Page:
Scipio, were entrusted with the opening of the campaign against the invader. They were both very incompetent officers, and foolishly separated their armies by such a wide gap that Sulla was able to deal with them in detail. Norbanus was defeated near Canusium, in Apulia; he hastily fell back across the Apennines, but received a second beating at Mount Tifata, after which he shut himself up in Capua. His colleague Scipio marched to his aid, but his army was dispersed more by intrigue than by fighting. For Sulla proposed an armistice, and took advantage of it to tamper with the consul's men, who, when the resumption of hostilities was proclaimed, refused to fight. Part of them dispersed, part went over to Sulla, and Scipio fell into the hands of his enemy. Still maintaining his ostentatious affectation of magnanimity, the latter sent him away unharmed, giving him an escort as far as the nearest Democratic camp. He then returned to blockade the army of Norbanus. The Democrats complained, as Plutarch tells us, that "in contending with Sulla they had to fight at once with a lion and a fox, and the fox gave the more trouble of the two."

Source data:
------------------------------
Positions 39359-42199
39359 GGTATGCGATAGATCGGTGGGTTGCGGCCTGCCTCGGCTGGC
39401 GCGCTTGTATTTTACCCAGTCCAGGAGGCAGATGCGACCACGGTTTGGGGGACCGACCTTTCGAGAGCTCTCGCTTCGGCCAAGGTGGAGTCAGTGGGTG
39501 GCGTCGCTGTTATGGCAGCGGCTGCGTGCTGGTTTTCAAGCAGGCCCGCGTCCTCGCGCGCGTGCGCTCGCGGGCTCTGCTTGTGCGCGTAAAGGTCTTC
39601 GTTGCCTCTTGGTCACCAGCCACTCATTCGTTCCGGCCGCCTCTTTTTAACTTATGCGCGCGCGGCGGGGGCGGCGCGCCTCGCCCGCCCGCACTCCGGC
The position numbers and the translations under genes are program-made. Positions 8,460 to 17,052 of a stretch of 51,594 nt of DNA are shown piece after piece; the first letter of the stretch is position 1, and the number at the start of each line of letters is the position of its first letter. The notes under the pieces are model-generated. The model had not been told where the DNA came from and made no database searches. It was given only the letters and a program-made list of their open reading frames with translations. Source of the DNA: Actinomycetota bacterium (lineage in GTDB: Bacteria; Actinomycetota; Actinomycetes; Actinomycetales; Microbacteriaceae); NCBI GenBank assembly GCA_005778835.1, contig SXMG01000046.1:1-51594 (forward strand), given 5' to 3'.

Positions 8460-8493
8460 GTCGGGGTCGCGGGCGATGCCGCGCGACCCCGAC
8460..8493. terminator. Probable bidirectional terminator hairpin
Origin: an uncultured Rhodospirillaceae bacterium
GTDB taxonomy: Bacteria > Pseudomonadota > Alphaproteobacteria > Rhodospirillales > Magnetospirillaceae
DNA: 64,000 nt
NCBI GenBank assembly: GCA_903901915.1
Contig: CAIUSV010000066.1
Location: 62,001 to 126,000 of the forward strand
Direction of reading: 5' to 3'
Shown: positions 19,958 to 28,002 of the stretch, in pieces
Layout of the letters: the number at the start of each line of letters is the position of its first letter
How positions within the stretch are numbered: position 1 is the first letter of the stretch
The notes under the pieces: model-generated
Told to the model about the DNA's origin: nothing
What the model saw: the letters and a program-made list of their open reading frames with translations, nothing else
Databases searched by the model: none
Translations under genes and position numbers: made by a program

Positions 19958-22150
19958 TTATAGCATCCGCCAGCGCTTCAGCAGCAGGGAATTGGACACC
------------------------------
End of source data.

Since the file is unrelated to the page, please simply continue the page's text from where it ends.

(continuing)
Sulla's first successes emboldened the surviving members of the Optimate party, who had escaped the sword of Marius, and had been lurking ever since in obscure hiding-places, to take arms. The senior in rank was the proconsul Q. Metellus Pius, but by far the most able were two young men, Gn. Pompeius and Marcus Crassus, each of whom had to avenge a father slain in the civil war, the one in a mutiny, the other in the great massacre of B.c. 87. Both were active, enterprising, and fortunate. Pompeius gathered in Picenum, where his family was popular, a tumultuary force that gradually swelled to three legions. Crassus levied a small army in the Marsian territory. These insurrections distracted the attention of the Democrats, who were forced to turn against them a considerable portion of their new levies, and had in consequence less men to oppose to Sulla.